M1 carbine is often called the “girlfriend gun” for its compact size and low recoil. It’s as often derided for the perceived lack of stopping power. We decided to test it side by side with .223, 9×19 and 10mm Auto.
(Photo by Heather Cernik)
1/4″ doesn’t sound like much until you actually handle the plate. Aluminum doesn’t sound like much either, until you look at the cross-section to see surface hardening to the depth of about 1.5mm and also look at the lack of penetration by the pistol rounds. In addition to firing at extended range, I also shot 9×19 at 25 yards and the bullets left only slightly deeper dents.
As you can see, the accuracy of the carbine (used here with the discontinued 2x Aimpoint CompC3 on an Ultimak mount) is plenty accurate to hit a hostile human past 250 yards. The effective accurate range isn’t that much less with unmagnified optics.
Front and back of the plate up close.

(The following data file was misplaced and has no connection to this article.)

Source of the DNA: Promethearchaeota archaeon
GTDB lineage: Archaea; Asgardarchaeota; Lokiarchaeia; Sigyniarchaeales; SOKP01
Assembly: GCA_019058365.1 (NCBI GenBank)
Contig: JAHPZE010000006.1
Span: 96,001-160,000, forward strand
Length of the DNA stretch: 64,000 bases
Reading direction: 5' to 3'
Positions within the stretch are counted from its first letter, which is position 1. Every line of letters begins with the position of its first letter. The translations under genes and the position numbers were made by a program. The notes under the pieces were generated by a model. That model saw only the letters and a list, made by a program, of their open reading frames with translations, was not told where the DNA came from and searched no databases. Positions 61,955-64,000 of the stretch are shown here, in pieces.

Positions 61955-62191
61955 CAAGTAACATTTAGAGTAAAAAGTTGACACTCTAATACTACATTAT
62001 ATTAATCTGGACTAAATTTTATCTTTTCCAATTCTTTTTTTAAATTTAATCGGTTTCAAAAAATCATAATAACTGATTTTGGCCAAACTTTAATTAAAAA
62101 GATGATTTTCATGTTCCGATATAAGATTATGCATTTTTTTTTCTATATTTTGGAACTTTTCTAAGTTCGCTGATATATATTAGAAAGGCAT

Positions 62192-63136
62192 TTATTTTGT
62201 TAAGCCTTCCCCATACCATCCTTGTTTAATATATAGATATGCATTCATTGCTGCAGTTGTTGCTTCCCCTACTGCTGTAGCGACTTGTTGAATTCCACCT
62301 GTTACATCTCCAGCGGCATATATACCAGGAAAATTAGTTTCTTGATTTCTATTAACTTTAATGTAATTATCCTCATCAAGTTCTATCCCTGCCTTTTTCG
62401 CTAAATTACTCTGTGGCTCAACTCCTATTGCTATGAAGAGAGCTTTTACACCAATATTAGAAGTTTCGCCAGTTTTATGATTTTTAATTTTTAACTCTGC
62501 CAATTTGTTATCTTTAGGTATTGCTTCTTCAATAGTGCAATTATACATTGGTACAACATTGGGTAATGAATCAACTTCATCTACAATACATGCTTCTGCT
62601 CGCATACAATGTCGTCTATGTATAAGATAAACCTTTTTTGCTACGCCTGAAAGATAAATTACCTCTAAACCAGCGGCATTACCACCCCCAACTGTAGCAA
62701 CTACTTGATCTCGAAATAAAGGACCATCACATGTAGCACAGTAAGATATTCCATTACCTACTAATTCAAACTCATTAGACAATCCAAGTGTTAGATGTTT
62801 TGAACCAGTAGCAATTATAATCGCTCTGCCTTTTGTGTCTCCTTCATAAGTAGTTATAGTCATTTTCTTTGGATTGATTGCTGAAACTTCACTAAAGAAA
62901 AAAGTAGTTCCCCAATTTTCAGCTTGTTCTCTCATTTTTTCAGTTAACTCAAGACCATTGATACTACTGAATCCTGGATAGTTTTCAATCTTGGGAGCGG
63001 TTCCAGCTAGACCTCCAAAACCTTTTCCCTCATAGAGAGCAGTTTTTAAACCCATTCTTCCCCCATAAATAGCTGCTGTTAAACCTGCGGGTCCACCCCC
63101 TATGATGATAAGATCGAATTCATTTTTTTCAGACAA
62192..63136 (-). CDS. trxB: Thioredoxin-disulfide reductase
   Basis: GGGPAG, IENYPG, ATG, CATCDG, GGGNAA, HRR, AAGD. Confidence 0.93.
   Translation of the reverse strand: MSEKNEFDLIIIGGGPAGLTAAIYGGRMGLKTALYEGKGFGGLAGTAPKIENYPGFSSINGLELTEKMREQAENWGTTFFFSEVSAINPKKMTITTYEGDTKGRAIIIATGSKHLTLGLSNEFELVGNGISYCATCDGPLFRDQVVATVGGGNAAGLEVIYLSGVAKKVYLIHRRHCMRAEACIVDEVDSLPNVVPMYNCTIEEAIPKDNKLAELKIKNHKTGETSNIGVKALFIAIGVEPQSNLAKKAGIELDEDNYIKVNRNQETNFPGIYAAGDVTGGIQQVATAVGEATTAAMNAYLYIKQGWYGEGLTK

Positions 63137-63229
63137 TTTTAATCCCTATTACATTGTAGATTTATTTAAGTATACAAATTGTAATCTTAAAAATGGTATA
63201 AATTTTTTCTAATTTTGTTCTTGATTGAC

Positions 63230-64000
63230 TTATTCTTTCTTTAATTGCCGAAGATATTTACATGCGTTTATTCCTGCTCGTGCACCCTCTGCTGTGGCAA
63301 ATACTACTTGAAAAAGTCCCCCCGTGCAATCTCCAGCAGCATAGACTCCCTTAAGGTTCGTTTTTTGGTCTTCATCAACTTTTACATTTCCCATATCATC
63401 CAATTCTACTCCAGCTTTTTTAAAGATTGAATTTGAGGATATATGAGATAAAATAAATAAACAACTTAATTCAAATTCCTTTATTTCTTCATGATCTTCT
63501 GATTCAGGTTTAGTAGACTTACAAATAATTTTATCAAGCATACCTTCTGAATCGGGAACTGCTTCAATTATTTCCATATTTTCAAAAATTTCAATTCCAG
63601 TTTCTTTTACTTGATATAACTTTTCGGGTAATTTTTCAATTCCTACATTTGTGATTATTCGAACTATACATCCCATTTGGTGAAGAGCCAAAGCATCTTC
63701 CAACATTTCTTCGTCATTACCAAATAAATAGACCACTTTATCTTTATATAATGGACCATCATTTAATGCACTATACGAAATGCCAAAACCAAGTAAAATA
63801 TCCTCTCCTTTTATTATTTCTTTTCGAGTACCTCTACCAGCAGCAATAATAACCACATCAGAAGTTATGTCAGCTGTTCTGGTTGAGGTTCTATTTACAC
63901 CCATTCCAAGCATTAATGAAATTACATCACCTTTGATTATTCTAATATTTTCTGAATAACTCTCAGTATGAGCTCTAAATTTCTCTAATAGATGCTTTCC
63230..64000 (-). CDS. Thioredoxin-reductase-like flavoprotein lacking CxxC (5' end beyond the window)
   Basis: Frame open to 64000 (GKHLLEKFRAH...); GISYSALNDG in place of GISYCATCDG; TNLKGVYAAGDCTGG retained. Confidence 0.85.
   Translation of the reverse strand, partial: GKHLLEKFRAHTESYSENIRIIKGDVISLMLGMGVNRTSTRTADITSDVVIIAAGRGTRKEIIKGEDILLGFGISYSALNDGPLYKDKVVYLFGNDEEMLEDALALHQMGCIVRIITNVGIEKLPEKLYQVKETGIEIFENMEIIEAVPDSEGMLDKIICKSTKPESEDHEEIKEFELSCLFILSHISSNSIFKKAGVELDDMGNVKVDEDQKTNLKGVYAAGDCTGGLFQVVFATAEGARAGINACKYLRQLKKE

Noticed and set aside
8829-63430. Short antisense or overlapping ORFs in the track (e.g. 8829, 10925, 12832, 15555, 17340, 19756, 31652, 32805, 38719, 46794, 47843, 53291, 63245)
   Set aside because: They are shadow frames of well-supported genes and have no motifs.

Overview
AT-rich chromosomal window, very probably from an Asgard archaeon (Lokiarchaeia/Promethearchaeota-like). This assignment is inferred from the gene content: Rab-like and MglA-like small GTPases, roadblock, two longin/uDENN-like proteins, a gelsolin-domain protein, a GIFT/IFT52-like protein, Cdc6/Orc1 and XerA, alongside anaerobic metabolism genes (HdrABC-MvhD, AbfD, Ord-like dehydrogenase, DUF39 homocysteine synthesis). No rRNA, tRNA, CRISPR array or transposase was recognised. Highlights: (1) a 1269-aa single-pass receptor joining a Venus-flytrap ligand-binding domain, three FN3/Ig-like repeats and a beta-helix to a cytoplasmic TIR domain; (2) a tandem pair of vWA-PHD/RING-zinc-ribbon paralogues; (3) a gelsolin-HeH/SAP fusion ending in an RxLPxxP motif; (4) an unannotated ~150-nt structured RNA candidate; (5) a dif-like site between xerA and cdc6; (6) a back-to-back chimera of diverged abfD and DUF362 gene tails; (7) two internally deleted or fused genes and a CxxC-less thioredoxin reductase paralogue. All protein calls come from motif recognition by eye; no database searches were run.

The Box O’ Truth tested .30 Carbine ball as well and found it quite adequate in penetration. Using soft point defensive ammunition would reduce penetration slightly but increase the wound channel size. In truth, .30 carbine is only slightly behind 7.92 Kurtz, 300 Blackout and 7.62×39 in energy and suffers mostly from the use of stubby pistol-like bullets that lose velocity quicker and don’t tumble on impact. For personal self-defense, long range matters seldom. Better terminal performance can be had with properly picked ammunition. Penetration, as the plate photos above show, is sufficient to defeat auto bodies and other light cover — and, not being a spitzer bullet, .30 carbine projectile doesn’t destabilize as drastically upon impact. So it’s a useful round, and it far outperforms most of the pistol cartridges used in submachine guns and light carbines.